Criminals could evade pursuit by claiming sanctuary in the church of St John in Beverley, in the East Riding of Yorkshire. This liberty of the minster extended a league in every direction from the church door, and was divided into six sections, each giving greater sanctity to the rights of sanctuary, the sixth and innermost section being the presbitery or chancel. Near the altar there was a stone chair called the Frith Stool, seated on which an accused could claim total immunity. The bailiff would receive the oath of the fugitive, and a clerk recorded 'what man he killed, and wher with, and both ther namez'; the bailiff receiving a fee of 2s 4d, the clerk 4d. Sanctuary was afforded for 30 days, with food and lodging, after which the fugitive was protected to the borders of the county. But within 40 days he had to appear before the coroner, clothed in sackcloth, and be branded on his right hand with the sign of the letter A. This signified that he was swearing to abjure the realm: he was then free to leave the country unhindered. At Beverley the clerks kept a separate register of fugitives' petitions, which survives from 1478 to 1539 in Harleian Manuscript 560. It was edited and printed by the Surtees Society in 1837 under the title Sanctuarium Beverlacense. Some of the criminals came from a considerable distance: the great majority were murderers or homicides. Each entry usually gives full name, original address, (often) trade, a brief description of the crime, often with date, and usually the name of the victim. This index covers all the surnames given.

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Murderers sheltering in Beverley Minster: and their victims
Southwell Peculiar Baptisms, Marriages and Burials (1614-1641)
Each year a copy of the previous year's register of baptisms, marriages and burials, attested by the incumbent and churchwardens, was returned to the diocesan authorities. The peculiar of Southwell in Nottinghamshire was ordinarily exempt from episcopal jurisdiction in such matters, and the 24 parishes in the peculiar made similar returns to the Southwell registry. A few of these survive from this period, and they were transcribed by T. N. Blagg and printed as the first volume of the Record Series of the Thoroton Society in 1903. The returns are for Beckingham 1634, 1637, 1641; Bleasby 1633; Blidworth 1638; Calverton 1617, 1623; *Caunton 1614, 1619, 1628, 1641; Cropwell Bishop 1638, 164; Darlton 1622, 1633, 1641; *Dunham 1641; Edingley 1638; Farnsfield 1623; Halam 1622, 1637; Halloughton 1622, 1637; *Holme 1623, 1625, 1627, 1638, 1641; Kirklington 1622, 1638; *Morton 1622, 1623; *North Muskham 1623, 1633, 1638; South Muskham 1623; *Norwell 1638, 1641; Oxton 1622; *Ragnall 1623; Southwell 1633, 1640; Tithby (cum Cropwell Butler) 1625; Upton 1633, 1638; and Woodborough 1623, 1627, 1637, 1638 and 1640. Parishes marked with an asterisk (*) are those for which the original registers were missing for the period covered by the transcripts.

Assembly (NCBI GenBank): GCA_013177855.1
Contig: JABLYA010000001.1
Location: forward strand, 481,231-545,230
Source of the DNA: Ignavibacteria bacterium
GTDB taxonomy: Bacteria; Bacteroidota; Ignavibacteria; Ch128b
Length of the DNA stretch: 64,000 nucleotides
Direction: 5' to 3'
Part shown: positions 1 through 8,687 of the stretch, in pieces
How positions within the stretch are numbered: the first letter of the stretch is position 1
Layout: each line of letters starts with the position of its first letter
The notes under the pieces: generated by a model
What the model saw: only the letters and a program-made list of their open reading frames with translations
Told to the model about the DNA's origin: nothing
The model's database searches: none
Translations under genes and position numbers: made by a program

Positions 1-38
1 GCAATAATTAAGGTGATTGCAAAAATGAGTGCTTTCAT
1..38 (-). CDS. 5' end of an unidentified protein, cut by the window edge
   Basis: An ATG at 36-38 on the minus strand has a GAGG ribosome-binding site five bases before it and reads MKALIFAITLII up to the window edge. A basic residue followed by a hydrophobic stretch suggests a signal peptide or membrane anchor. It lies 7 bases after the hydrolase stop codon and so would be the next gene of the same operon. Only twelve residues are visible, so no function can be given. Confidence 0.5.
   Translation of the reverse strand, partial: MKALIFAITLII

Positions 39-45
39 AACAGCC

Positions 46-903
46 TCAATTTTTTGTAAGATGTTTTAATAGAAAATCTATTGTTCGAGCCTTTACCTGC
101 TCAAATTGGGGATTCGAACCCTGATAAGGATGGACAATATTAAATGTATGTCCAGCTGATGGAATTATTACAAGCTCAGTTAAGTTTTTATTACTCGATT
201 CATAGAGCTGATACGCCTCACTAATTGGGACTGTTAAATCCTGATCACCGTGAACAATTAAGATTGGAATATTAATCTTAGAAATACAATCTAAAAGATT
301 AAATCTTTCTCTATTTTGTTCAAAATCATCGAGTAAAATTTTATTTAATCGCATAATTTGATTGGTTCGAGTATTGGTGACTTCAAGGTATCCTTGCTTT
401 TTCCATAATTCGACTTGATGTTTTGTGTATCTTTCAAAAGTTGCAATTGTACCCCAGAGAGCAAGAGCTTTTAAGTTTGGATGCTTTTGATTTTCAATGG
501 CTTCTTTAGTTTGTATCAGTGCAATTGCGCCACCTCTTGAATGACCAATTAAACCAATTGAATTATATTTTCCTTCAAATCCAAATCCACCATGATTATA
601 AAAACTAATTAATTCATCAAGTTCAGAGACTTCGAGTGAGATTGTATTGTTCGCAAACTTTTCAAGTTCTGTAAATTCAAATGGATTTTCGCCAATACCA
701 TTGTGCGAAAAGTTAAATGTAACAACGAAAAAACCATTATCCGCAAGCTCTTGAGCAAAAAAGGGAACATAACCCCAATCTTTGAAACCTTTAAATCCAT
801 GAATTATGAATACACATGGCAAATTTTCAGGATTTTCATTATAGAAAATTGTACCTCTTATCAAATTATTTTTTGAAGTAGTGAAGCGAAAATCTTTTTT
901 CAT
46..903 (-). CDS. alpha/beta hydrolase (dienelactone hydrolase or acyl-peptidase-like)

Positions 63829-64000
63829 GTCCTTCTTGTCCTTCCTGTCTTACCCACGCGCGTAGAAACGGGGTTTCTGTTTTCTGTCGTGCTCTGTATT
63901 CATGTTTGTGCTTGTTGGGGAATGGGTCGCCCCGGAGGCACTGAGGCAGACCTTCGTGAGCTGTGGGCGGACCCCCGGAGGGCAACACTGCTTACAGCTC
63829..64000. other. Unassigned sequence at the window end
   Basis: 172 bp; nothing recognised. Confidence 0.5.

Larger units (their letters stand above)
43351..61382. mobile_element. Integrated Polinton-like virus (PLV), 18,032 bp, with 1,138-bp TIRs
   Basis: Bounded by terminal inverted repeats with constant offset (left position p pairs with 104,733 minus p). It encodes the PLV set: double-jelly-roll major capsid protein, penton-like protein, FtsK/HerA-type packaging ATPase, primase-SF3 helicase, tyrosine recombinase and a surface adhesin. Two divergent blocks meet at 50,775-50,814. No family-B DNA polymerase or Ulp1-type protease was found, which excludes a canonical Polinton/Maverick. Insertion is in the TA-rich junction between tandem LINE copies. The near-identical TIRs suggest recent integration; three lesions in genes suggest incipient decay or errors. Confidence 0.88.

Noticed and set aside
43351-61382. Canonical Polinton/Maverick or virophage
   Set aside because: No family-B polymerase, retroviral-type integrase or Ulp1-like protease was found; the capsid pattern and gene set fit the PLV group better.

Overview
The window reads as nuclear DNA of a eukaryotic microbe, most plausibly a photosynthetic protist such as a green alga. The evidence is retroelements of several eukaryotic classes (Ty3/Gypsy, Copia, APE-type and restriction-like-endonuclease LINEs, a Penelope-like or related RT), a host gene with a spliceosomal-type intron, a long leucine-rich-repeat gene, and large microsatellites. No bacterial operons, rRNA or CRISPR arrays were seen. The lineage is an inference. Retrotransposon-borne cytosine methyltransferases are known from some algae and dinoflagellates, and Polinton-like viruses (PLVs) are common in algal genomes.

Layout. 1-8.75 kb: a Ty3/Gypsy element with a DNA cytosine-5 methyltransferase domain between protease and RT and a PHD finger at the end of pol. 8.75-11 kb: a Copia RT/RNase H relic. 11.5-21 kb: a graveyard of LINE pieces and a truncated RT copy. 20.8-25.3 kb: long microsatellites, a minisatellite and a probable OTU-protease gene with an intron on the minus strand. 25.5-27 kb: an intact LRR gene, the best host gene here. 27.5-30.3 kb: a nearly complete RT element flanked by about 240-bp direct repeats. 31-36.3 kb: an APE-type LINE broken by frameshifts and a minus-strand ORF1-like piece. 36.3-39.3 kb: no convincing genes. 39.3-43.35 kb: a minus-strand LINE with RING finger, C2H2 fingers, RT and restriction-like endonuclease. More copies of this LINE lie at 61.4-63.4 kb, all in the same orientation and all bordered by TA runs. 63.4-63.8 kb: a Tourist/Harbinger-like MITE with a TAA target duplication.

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Southwell Peculiar Baptisms, Marriages and Burials
Official Papers (1703-1704)
The State Papers Domestic cover all manner of business relating to Britain, Ireland and the colonies, conducted in the office of the Secretary of State as well as other miscellaneous records. Includes lists of passes to travel abroad. June 1703 to April 1704.

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Official Papers